|Studio album by|
|Released||September 16, 1977|
|Jerry Lee Lewis chronology|
Country Memories is the 33rd studio album by Jerry Lee Lewis, released on Mercury Records in 1977.
By 1977, Lewis's long relationship with Mercury Records and producer Jerry Kennedy was coming to an end. He had signed with Smash, a division of Mercury, in 1963 and in 1968 began an incredible run on the country charts with 17 Top 10 hits, including four chart toppers, but by the mid-seventies his albums were beginning to sound overproduced and stale as the hits dried up. Years of constant touring, boozing, and pill popping had also caught up to Lewis, who would begin to have ongoing health problems (such as bleeding ulcers and stomach tears) for the first time in 1977. His voice had also grown noticeably hoarse. He was still very much in-demand as a performer, making guest appearances on the late-night TV show The Midnight Special and selling out shows, but he would only record one more album for Mercury, 1978's Jerry Lee Keeps Rockin'.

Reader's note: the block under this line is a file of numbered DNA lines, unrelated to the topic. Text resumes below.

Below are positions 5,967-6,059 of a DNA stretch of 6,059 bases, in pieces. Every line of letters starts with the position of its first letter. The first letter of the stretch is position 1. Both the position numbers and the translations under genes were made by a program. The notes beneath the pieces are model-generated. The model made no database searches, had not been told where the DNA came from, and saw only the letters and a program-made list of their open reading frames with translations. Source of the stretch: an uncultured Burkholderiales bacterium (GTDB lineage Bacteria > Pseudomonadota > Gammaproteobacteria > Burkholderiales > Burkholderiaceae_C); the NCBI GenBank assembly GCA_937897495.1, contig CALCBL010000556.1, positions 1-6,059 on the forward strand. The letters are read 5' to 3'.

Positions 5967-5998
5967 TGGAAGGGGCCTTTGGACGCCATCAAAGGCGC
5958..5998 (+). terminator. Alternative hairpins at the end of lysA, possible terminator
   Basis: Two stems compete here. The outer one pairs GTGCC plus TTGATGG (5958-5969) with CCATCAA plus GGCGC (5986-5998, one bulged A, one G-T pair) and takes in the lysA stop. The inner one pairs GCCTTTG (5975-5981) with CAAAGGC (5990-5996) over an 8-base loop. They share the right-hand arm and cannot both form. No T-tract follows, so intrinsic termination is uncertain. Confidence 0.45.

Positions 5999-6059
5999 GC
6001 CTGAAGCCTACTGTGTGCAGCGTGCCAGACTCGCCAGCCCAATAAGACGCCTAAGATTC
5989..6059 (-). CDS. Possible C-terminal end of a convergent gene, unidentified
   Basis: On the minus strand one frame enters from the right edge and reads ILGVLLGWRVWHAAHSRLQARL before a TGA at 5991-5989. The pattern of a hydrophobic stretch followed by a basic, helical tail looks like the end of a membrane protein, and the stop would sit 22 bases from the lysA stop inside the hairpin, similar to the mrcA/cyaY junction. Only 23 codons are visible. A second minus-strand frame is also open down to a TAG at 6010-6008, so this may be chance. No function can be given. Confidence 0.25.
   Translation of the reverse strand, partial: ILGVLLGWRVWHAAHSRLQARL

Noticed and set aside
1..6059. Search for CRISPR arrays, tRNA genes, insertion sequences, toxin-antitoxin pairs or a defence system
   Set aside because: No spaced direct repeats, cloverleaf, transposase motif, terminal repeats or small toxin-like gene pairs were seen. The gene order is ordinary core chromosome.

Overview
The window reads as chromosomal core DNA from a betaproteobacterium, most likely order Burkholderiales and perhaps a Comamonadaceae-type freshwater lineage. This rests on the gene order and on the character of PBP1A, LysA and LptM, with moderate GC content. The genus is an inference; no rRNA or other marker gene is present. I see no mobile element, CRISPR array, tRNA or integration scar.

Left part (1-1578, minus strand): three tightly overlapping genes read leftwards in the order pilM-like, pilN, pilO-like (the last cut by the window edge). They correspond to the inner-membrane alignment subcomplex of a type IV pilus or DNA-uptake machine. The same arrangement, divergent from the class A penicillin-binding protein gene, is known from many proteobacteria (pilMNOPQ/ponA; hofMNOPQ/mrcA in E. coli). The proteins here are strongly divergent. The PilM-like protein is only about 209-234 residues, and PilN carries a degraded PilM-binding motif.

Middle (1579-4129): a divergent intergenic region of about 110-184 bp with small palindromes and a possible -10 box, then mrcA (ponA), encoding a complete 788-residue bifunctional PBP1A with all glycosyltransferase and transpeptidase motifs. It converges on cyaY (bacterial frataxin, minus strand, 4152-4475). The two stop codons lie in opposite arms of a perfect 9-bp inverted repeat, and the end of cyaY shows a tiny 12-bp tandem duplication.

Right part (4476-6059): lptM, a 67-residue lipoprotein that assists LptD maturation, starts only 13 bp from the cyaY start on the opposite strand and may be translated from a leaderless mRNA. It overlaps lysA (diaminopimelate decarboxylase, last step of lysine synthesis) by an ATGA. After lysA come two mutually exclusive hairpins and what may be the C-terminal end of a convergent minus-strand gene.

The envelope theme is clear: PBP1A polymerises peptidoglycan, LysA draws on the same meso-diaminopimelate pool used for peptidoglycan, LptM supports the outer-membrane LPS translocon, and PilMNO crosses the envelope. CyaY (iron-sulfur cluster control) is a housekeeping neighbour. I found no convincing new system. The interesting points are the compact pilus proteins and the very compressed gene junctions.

Lewis's last big hit on Mercury was "Middle Age Crazy", a song written by Sonny Throckmorton about a man who wants to stay young forever, a poignant theme for Lewis. In the liner notes to the 2006 retrospective A Half Century of Hits, Kennedy remembers the session coincided with one of Lewis's first hospitalizations, and that "the Killer" "was as white as a sheet. I was surprised we got anything from him." The track - which features legendary blind session man Hargus "Pig" Robbins on piano, not Lewis - had been pre-recorded by Kennedy in advance, leaving Jerry Lee to overdub his vocal. "That was our last big hit," Lewis recalled to biographer Rick Bragg in 2014. "That's something Jerry Kennedy wanted to prove he could do. The voices and everything, except mine. And I brought it home and played it, and I played it, and I learned it...And I went up there to Nashville, and he set it up and everything, and I walked up to the microphone, took one take on it, and that was it." The single went to number 4 on the Billboard country chart. A second single, the Bobby Braddock ballad "Come On In", also hit the top 10.